Of course, it was still a special night. However, as we are there to celebrate LEARNING, let’s be aware of all of the lessons that our children are directly or indirectly learning along the way.


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5 Responses to “Graduation: Another Opportunity for Learning”

  1. Ann ross says:

    Congratulations on your first Central school graduate! Please send a copy of this to the superintendant so she can pass it along to the staff. Although I am sure that there were many at the ceremony who felt as you do, I doubt most could express their concerns as eloquently as you have.

  2. amy says:

    Thank you, Ann. I appreciate your kind words.

  3. Felicia says:

    You took the words right out of my mouth….Although my words were not nearly so eloquent. Until the presentation of the diplomas I was so impressed and moved by the ceremony. As the principal spoke I remember looking across all the students on the stage thinking “wow, they really can do anything they set their minds to do and really can make an impact on the world”. As the diplomas were handed out and the catcalling began my heart sank. My thoughts of great hope for the students started to be replaced by the notion that some of those kids will likely end up just like their entitled, narcissistic family & friends who were calling out to them despite every effort made to implore them not to do so.

    As a sensitive, insecure teenager I would have felt slightly diminished if some classmates received applause and my name was read in silence. I talked to a few students and they disagreed with me and said that no one would feel that way. I think that there must have been at least a few girls (I can’t speak for the boys) who were made to feel a little less significant when their name received no audible response. Shouldn’t the awarding of diplomas be an experience where every student can feel equal and proud?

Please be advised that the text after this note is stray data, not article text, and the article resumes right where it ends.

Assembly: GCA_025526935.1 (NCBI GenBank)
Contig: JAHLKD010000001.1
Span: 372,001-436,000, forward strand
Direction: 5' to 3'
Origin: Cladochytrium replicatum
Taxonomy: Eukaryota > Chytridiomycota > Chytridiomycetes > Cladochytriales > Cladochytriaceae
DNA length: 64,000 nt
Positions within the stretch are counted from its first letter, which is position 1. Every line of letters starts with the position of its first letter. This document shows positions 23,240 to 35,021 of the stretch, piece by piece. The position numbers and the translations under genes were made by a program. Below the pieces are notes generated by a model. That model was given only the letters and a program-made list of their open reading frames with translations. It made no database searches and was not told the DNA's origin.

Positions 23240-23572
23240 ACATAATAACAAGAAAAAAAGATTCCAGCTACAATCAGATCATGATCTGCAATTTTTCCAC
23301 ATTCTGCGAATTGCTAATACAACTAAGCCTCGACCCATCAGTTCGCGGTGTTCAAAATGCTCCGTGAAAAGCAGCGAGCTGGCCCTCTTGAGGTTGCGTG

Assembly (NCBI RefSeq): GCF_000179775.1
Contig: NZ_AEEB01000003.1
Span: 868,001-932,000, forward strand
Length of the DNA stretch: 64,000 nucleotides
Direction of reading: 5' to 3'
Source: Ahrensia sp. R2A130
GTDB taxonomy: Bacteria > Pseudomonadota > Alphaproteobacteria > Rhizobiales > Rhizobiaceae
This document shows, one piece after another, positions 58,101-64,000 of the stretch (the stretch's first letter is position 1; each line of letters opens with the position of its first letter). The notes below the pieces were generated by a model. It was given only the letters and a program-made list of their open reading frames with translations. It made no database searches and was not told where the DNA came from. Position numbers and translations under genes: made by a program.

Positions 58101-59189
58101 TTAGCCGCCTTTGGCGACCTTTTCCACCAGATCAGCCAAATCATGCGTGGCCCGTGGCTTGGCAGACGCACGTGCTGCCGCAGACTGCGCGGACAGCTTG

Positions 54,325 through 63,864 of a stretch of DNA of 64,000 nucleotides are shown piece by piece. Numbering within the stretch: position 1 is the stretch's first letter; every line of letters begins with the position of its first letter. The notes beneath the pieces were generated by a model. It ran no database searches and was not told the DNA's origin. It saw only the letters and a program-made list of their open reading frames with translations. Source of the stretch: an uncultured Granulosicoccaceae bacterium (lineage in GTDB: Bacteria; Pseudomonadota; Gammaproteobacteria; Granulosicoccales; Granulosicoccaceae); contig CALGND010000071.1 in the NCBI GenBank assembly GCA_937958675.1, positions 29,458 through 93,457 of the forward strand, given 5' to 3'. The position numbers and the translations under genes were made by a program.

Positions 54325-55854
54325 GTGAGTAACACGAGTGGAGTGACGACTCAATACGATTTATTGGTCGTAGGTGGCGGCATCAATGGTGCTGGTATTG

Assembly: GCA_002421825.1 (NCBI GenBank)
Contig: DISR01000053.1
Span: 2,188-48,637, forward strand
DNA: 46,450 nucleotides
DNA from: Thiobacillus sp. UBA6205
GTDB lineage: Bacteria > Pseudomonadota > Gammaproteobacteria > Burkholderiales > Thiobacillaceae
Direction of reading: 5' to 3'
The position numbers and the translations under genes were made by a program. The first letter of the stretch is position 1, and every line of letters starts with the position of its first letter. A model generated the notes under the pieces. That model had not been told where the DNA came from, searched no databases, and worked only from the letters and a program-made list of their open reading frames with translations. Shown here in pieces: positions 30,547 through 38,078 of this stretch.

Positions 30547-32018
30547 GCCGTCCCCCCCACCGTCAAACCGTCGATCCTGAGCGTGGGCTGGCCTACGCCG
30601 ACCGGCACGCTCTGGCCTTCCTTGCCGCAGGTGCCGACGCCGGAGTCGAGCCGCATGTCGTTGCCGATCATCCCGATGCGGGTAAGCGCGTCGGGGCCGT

I was disgusted and appalled by the audience behavior. I have two more students yet to graduate middle school and I truly hope that there will be some way to convince the community that, “yes, the rules do apply to you too”.

  4. amy says:

    Felicia – That was actually quite eloquent! Thank you so much for all of the additional thoughts that you shared.

  5. Jenny says:

    Amy, I loved this. As you know, I have very little tolerance for entitlement in and out of my home, and although I was not at the ceremony, I am embarrassed for those people who felt they were above the rules. How unfortunate that the graduates who received cheers before they were requested are going to learn that they, too, can break the rules of decorum because it suits them. Such “lessons,” unfortunately reveal themselves in other areas of life, and in a community that already has so much, isn’t it better to show that less is sometimes more? I am sure that the majority of families adhered to the rules, but it is unfortunate that those who “behaved” have to carry the burden and embarrassment for those who did not. Alternately, I attended my daughter’s graduation last night where the same request was made of the parents and friends of the graduates. I counted THREE families who felt that they, too, were above the rules and yelled out. I actually felt bad for the graduates of those families, as it was so blatant and embarrassing that theirs were the only families who felt the need to disregard the request made by the principal. Hopefully, anyone who reads your blog will realize that it takes just a few to damper a wonderful experience, and will hopefully think twice before believing they are above it all. Congratulations to your graduate!!!!